Loosing Weight

A moment ago I read several paragraphs from a personal essay by a woman who had gained a lot of weight over several years’ time. I’ll make a few remarks now about my 16th year when I was on the Pullman High School wrestling team (I was a junior that year), and my strategizing coach asked if I thought I could shed five more pounds by Friday when we would go up against first Moses Lake (the state perennial TEAM champion in wrestling) followed by Wenatchee High School on Saturday afternoon after sleeping on a steel-framed bunk at Job Core in Moses Lake.

A note of explanation must immediately follow. My principal opponent on my own team was Gunnar Olsen, a year younger than me and a sophomore, and he was just about as strong as me, but he couldn’t do what I was doing in those days to strengthen the muscles in my neck by using the Wrestler’s Bridge for a warm-up, followed by giving a push with my feet thus sending my entire body to a reverse position — not by spinning around on a horizontal axis, but by sending my legs and feet over the top of my head so that my feet wound up planted on the other side of my head, and I would flip-flop back and forth in this fashion to give my neck muscles a workout, a good and thorough workout which no one else on our team would even think of trying, let alone actually doing.

On Wednesday our coach, Mr Elmer Messenger, had us do a wrestle-off to see which one of us would go on that road-trip to Moses Lake and Wenatchee. For three two-minute rounds we went at it tooth-and-nail, each one of us trying to out-muscle the other and getting nowhere. Gunnar was surprisingly strong, almost as strong as me, and I was an assiduous weight-lifter in those days — in fact my favorite participant sport was Olympic-style weight lifting, at which I did alright. I could military press well above my own weight; I could also snatch well above my own weight (by thirty lbs, a fair lift for a teenager).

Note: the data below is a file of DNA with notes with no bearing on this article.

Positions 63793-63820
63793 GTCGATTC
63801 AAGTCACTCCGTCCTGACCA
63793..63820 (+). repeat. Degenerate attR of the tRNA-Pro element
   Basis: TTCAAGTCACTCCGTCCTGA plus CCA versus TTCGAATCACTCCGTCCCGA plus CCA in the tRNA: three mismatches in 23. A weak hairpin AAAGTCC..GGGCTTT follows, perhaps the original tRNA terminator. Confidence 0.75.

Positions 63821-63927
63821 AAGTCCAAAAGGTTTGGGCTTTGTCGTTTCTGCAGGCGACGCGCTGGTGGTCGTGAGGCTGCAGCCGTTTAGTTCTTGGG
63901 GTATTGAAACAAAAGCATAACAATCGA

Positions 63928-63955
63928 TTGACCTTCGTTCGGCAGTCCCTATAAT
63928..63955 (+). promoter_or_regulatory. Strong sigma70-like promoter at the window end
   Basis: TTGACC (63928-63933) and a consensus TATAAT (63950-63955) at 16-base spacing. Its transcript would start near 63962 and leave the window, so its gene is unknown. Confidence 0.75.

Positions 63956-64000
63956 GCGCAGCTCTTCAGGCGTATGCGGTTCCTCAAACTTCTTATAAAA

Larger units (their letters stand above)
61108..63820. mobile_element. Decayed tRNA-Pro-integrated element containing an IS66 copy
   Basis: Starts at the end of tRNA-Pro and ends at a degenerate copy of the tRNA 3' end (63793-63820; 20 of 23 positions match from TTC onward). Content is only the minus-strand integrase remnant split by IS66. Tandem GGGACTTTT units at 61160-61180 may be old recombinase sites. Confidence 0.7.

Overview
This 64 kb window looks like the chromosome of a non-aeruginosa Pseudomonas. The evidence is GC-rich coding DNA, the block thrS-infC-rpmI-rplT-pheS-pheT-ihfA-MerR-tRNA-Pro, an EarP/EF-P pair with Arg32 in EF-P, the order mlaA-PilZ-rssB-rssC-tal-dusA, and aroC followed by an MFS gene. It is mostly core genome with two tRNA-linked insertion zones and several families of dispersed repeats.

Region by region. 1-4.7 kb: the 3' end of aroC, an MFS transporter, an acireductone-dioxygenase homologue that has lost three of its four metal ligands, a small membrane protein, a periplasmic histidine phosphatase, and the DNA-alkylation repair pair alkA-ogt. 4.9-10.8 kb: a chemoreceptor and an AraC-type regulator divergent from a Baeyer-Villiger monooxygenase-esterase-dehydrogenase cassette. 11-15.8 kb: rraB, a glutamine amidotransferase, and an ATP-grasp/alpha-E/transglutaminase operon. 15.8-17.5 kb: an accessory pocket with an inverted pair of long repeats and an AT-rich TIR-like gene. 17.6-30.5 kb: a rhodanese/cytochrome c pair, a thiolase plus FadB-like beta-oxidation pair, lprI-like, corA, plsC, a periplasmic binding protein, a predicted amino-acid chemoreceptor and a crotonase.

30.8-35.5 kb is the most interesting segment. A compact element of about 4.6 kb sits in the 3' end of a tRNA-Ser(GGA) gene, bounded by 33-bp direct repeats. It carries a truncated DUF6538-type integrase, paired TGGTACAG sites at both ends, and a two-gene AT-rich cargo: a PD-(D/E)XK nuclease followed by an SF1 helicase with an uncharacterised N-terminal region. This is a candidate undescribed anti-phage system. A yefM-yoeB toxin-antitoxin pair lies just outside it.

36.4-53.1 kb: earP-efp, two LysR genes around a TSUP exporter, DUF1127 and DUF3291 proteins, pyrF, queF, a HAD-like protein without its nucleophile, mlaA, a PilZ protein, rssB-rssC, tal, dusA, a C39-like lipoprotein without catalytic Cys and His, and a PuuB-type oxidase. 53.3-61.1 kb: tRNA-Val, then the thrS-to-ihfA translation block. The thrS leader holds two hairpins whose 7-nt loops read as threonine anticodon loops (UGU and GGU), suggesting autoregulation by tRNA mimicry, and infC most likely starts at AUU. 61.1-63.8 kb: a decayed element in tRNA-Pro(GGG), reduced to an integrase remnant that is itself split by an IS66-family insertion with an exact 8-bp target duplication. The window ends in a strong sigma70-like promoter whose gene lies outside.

But Wednesday night Gunnar, whom I regarded as one of the dunderheads who rarely got more than C’s — especially in math, decided to throw his dieting to the wind and had himself not only a hamburger but a milkshake as well at the campus student union building, referred to by everyone as the CUB.

“Donnie,” Messenger says to me, “do you think you can drop five pounds by our match out to Moses Lake on Friday night? Gunnar went off his diet.”

“Well, what the hell did he do, Mr. Messenger?” I think it rankled him some that I never called him “coach.” But to me calling him coach sounded peculiar and I rarely did it.

“Wow, coach, I don’t know. I’m at one twenty-five right now. I’d probably have to use one of those sweat-suits and sweat off a few pounds in the steam-room.”

We called it the “steam-room” though it was hardly that, merely a long narrow room directly off the main gymnasium floor. I was already dieting; my step-brother, Ray, who was also on the wrestling team, had given me this diet in a magazine article he had found in some athletic magazine. He was a hotshot on the football team and weighed no more than one fifty-five soaking wet. He won the Athlete-of-the-year award that spring. And right after he graduated he enlisted in the Marines and went off to Vietnam, but that’s another story. Anyway, at lunch I always sat with the same bunch of guys who were all nerds, every one of us. None of us had girlfriends. And there among all these clueless lads I ate my freezer-frozen twelve ounces of yoghurt.

I was starving all the time, an hour after I ate a meal. Not only that, but I had to start wearing glasses that year since I couldn’t read the board from the back of the room anymore, which is where I preferred sitting most of the time, except in math class, a subject I happened to enjoy very much and still do to this day.




Graduated from Pullman high school in 1970. Graduated from Idaho State University in 1988. Worked eight years in the printing trade. Lived 3 1/2 years in China

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Donald Gardner Stacy

Donald Gardner Stacy

Graduated from Pullman high school in 1970. Graduated from Idaho State University in 1988. Worked eight years in the printing trade. Lived 3 1/2 years in China

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